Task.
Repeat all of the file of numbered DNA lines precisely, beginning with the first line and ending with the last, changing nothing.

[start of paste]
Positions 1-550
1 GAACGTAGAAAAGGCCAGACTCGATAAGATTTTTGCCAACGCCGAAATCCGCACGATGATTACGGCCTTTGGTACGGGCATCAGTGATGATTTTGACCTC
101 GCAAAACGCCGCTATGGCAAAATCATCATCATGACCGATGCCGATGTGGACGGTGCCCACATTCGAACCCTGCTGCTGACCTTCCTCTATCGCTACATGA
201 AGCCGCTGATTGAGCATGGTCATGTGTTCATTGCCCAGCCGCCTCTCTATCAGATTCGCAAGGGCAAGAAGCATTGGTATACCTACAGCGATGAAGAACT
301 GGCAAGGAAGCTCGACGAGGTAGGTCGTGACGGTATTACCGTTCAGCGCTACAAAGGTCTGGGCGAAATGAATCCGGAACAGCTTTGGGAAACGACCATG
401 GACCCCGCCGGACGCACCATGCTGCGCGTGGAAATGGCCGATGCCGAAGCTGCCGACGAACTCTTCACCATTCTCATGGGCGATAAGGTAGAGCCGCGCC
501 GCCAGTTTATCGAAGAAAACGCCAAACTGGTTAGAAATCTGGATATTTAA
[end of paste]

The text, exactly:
Positions 1-550
1 GAACGTAGAAAAGGCCAGACTCGATAAGATTTTTGCCAACGCCGAAATCCGCACGATGATTACGGCCTTTGGTACGGGCATCAGTGATGATTTTGACCTC
101 GCAAAACGCCGCTATGGCAAAATCATCATCATGACCGATGCCGATGTGGACGGTGCCCACATTCGAACCCTGCTGCTGACCTTCCTCTATCGCTACATGA
201 AGCCGCTGATTGAGCATGGTCATGTGTTCATTGCCCAGCCGCCTCTCTATCAGATTCGCAAGGGCAAGAAGCATTGGTATACCTACAGCGATGAAGAACT
301 GGCAAGGAAGCTCGACGAGGTAGGTCGTGACGGTATTACCGTTCAGCGCTACAAAGGTCTGGGCGAAATGAATCCGGAACAGCTTTGGGAAACGACCATG
401 GACCCCGCCGGACGCACCATGCTGCGCGTGGAAATGGCCGATGCCGAAGCTGCCGACGAACTCTTCACCATTCTCATGGGCGATAAGGTAGAGCCGCGCC
501 GCCAGTTTATCGAAGAAAACGCCAAACTGGTTAGAAATCTGGATATTTAA